Engine Mechanical problem
2001 Ford F150 V8 Two Wheel Drive Automatic 76000 miles
I went out the other day to go on an errand and when I turned the key to start it, it turned over fine but would not fire. No stumbling. Just the sound of a healthy starter turning the engine over. I took a shot in the dark and wiggled the fuel pump relay. Presto the engine started and worked fine all day. Next day the same thing occurred but this time wiggling the relay did not produce the same results so I removed the relay and promptly replaced it and then the truck started and worked fine all day. I then assumed a defective relay and bought a replacement and installed it. Next day I went out to test the truck to see if it was going to start and it did and I thought the problem was solved. WRONG!
I went out today and it will not start no matter what I do. I tried replacing the new relay with the old relay to see if that would have an effect and it didn't so I am dead in the water with no ideas. There is no " Check Engine" light on or any other indication of a malfunction. I have checked all fuses and the gas tank is 3/4 full.
Thanks for the donation. Have you checked if the engine is/is not getting fuel to cylinders try cranking it over and then removing a spark plug. To check if we are getting fuel? Plug should be wet and smell of gas? Please repost with answer and could you also supply exact engine size of your vehicle
November, 30, 2008 AT 12:20 PM
The engine is the 5.4 Triton V8.
I cranked the engine and pulled a spark plug and it's dry.
November, 30, 2008 AT 2:00 PM
When you first sit in vehicle. Make sure everything is turned off. Radio/heating etc. Put key in ignition and turn to ON. Do not try to start. Just ignition lights on. Do this a few times slowly. Do you hear a buzz noise for about 10/15 seconds? Also could you check fuse #10. 20amp. In underhood fuse/relay box.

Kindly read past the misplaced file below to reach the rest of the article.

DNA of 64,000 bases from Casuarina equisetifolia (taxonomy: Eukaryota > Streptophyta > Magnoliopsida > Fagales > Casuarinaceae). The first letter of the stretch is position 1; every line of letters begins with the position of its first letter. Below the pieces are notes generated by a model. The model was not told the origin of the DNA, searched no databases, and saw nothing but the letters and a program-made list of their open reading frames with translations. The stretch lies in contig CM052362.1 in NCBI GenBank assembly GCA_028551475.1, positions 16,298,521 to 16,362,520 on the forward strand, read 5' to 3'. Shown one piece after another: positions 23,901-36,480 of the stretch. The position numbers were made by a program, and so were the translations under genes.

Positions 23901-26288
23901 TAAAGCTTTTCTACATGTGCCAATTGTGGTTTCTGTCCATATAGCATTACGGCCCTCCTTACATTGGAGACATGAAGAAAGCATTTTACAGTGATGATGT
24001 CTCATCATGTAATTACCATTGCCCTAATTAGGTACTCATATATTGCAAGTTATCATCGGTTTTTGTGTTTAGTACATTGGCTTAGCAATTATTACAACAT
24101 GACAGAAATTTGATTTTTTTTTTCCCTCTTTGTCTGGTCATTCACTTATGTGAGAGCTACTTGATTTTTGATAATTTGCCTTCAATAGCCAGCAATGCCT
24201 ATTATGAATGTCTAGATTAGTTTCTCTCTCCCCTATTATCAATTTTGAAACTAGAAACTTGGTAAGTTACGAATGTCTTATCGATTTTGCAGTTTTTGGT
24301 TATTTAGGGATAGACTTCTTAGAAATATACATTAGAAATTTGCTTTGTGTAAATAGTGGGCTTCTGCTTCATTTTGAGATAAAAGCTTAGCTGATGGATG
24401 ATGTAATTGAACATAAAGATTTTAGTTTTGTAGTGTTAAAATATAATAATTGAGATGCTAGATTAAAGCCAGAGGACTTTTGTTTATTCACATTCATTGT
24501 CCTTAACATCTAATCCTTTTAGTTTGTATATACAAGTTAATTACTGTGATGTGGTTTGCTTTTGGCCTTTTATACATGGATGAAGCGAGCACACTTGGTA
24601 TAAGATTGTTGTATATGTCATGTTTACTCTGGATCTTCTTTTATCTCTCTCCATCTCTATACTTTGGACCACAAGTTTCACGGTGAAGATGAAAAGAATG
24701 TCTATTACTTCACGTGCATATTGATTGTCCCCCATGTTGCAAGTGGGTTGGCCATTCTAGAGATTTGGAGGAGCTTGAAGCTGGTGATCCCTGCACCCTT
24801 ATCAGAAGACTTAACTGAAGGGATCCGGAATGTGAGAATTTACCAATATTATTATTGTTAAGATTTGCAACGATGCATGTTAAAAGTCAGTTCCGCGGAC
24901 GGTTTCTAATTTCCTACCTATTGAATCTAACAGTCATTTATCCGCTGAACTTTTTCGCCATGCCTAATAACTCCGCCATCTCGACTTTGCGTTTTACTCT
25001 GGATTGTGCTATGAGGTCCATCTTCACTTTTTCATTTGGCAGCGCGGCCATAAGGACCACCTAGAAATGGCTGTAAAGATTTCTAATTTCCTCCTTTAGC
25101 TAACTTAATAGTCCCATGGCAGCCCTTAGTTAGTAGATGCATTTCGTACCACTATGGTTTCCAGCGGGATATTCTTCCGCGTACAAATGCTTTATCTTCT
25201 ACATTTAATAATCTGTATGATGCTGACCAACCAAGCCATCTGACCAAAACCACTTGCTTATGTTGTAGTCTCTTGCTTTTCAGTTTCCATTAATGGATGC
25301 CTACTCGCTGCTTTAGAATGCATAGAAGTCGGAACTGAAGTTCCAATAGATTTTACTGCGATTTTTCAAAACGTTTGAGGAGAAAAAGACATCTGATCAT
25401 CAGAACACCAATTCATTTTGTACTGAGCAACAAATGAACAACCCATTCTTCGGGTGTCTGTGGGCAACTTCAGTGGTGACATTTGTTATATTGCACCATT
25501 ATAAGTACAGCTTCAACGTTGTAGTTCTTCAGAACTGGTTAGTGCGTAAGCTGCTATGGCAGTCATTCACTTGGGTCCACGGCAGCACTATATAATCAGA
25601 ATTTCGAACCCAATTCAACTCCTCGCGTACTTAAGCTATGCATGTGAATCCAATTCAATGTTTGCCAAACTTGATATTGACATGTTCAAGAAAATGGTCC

November, 30, 2008 AT 4:12 PM
I did as you said and I could hear a buzz that lasted about 2 seconds that was coming from the back about mid-ships. I am assuming that is the fuel pump being activated? Fuse 10 is ok. If only it were that simple.
November, 30, 2008 AT 5:45 PM
So we now know fuel pump is working .. so if there is no fuel in cylinders on cranking then we are not getting injection .. try replacing CMP ..
Camshaft Position Sensor
A 3-pin Hall Effect type sensor or a 2-pin variable reluctance Camshaft Position (CMP) sensor is used. CMP sensor is used to determine camshaft position and to identify when piston No. 1 is at Top Dead Center (TDC) of compression stroke. CMP sensor signal is used by Powertrain Control Module (PCM) for synchronizing firing of sequential fuel injectors. Applications with Coil On Plug (COP) ignition also use CMP signal to select the proper ignition coil to fire.
Camshaft Position (CMP) Sensor (5.4L)On front of engine. See Fig. 3 .
November, 30, 2008 AT 7:05 PM
I put the spark plug back in and reconnected the coil for it and decided to see what would happen if I tried to start it. It started. Just what I need, an occasionally starting truck. A mechanics worst challenge and an owners worst fear because I'll never know when it will fail again. I think I'll take it to a garage and let them chase the problem. That is if it starts again tomorrow. I was hoping to find the failed part without going through and replacing them by trial and error and with it starting whenever it feels like it I will never know if I have fixed the problem till it won't start again.
I appreciate your help on this. I have learned a few things about the truck and I am more convinced than ever that I am out of my comfort zone with this problem.
November, 30, 2008 AT 7:12 PM
Out of curiosity which plug and coil did you remove? It could just be loose connection somewhere?. Have the mechanic plug it in to a diagnostic computer. It should tell him where the fault lies. Hope it starts in the morning for you?
November, 30, 2008 AT 7:16 PM
As you face the engine, the first plug on the left (passenger side). Is that number 1?
November, 30, 2008 AT 7:30 PM
Yeah #1. I am of the opinion that it is the CMP. Not supplying a pulse to the injector circuit. This could be a faulty sensor or wire to the sensor. Sometimes they work when cold. And not when hot? Engines are 70% electrical sensors nowadays. Not like they used to be. Plug it in to a computer and it will direct you to the fault. They will start making us coffee soon I hope. Haha. Ask your mechanic to read the PCM. Let me know the outcome please?
November, 30, 2008 AT 7:44 PM
The last car that I had that I could work on was my '73 Volvo 1800ES. I sold it a couple years back and haven't had the nerve or desire to work on the newer cars that we have owned. Makes you techs a very valuable bunch.
I'll let you know the outcome.